The new dramatic device most obvious and. intro as in the Lysis long before he brings him to where t characters are. The fruits of this we Protagoras. Corresponding to the enlargement of Plato's stage. since it made easy the numerous asides that call attention to the diverting gyrations of the smaller fry whom we see hanging on the lips of Protagoras. we have now.243. This. Plato as a Playwright 171 intricacies for their own sake. though. where Plato. in what we may call a Euripidean prologue. and was a means of bringing out by parenthetical comment the various humours and fads of the great men themselves. underlying his prevailing mood of Socratic portraiture. Perhaps. where this practised dramatic craftmanship i bearings. He made the most of this inven- tion for dramatic purposes in his subsequent period of authorship when he was portraying the Platonizing Socrates of his second manner. however. 29 Mar 2017 17:03:54 UTC All use subject to http://about. This narrative form was especially convenient for what Plato had momentarily in hand. the threads of a new and profound philosophy that carries us beyond the horizon of Socrates. a certain and minor dramatic value attaches to Plato's first use. least important in the Protagoras is its prologue. results in a narrative form dialogue. But apart from this it concerns us here to note the graces and the delicacies of dramatic resourcefulness lavished by This content downloaded from 186. f point of view. that he is in the act of completing his portrait of Socrates by bringing him on a stage where he will at least technically be subordinated to Protagoras. Thus we note that Plato takes a leaf out of E1uripides' book in order to announce. for we may regard it as a dramatized title-page useful as giving due notice that our author's stage is no longer to he monopolized by Socrates.133. Here is a beginning of what soon forces the Platonic Socrates from Plato's stage and brings on in his place the Platonizing Socrates. and Hippias. of the wholly detached prologue. These threads are inextricably woven into the narrated conversations so that we cannot attribute a monopoly of truth to any of the conversing personages. like a skilled .130 on Wed. who outranks him in years and reputation. Apart from this question of dramatic convenience. in the Prota/oras.jstor. lays his at a distance from the fort he intends to storm. Plato's new invention of a completely detached prologue has no technical importance. Prodicus.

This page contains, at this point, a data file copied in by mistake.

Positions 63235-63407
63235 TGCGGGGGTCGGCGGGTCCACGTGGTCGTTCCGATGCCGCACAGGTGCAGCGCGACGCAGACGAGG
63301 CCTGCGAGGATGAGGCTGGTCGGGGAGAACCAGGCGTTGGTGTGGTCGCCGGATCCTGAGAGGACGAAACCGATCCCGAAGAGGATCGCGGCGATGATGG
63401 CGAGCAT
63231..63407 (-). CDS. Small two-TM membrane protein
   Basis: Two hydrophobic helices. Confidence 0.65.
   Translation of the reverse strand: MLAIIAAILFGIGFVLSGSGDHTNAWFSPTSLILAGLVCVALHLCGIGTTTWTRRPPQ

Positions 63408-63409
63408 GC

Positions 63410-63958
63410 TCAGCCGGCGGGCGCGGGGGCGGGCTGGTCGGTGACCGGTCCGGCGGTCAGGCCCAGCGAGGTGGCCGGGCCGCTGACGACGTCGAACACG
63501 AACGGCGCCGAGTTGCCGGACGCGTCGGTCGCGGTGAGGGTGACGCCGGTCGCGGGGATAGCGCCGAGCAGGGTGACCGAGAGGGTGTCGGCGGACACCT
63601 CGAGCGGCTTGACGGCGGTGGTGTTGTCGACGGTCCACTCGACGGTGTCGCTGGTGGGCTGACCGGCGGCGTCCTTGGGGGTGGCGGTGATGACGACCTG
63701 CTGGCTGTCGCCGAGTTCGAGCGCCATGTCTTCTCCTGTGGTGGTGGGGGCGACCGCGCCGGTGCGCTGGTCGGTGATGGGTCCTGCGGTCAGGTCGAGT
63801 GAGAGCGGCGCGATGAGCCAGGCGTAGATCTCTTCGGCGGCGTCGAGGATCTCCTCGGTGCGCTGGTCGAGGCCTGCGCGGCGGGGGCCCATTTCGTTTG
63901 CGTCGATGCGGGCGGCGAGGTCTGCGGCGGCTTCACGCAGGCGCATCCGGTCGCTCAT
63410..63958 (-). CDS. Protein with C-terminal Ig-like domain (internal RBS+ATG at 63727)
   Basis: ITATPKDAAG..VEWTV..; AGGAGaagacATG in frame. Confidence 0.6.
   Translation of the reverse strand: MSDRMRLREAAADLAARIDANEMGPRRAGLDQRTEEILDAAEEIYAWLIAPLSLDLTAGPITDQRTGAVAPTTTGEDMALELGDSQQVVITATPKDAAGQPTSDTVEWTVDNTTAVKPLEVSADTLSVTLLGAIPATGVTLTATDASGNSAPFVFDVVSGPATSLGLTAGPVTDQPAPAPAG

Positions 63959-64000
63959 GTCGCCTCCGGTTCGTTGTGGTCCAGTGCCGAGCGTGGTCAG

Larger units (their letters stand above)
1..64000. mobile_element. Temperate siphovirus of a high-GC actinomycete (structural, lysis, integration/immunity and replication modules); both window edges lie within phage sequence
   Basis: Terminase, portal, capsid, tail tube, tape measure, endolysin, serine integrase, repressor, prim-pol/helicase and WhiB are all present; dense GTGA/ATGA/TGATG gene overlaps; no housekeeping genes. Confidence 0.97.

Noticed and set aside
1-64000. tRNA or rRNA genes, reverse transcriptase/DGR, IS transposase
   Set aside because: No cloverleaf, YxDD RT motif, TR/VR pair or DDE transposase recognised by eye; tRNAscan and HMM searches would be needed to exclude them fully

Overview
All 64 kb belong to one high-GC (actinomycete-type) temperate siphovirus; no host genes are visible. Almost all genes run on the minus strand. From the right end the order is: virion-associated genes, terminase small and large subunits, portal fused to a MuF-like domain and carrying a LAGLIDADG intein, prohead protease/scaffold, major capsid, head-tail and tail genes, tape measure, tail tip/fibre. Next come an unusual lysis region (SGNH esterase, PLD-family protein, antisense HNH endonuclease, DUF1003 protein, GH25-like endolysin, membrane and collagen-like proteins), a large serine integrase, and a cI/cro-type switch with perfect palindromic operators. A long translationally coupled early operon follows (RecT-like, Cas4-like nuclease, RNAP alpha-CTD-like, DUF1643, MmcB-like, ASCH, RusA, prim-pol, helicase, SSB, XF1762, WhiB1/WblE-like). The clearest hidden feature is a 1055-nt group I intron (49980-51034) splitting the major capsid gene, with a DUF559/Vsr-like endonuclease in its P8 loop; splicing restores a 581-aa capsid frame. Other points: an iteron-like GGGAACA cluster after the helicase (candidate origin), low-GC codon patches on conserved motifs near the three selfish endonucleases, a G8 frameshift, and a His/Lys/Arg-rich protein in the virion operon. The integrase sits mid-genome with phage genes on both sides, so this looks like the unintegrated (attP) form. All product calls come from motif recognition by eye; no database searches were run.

but with a differen that Apollo called him wise. dramatically speaking The Gorgias is far less complex than /agoras. He was in earnest. the Protagora sion of Socrates. in the cosmopolitan atmosph man of the world. On the score of dramatic consistency mus a step in advance.133. while at the same time he reveal of far greater flexibility. though it comes after . This is cut sho encounters with Dionysodorus and Eut in the middle by further talk between round out the whole by a short conv brings to completion the notion of a D had plainly been working in his mind and the Lvsis. The full dramatic poss were not. and was spurred on by popula Socrates until he brought the laughers of its good fun. It has the same performed by the Prologue of the Pro This content downloaded from 186. w and thus we are prepared for the roarin enabled to get from beneath it sobering and almost dogmatizing Socrates. 29 Mar 2017 17:03:54 UTC All use subject to http://about. At in this dialogue shows that he is mas buffoonery of his antagonists in argum of their gasconades. The detache Dialogue with Crito.130 on Wed. even Shakespeare has h humorous characterization shown by P author betrays a Shakesperian quality that centres around Hippias and Prod day the truth conveyed in the Fren dernier. however. and a heart in fact of a far better man than the becomes. 172 Louis Dyer Plato in order to preserve the dignity o ance. For all that. realized by him u Phaedo which is. however. It is not wholly detached.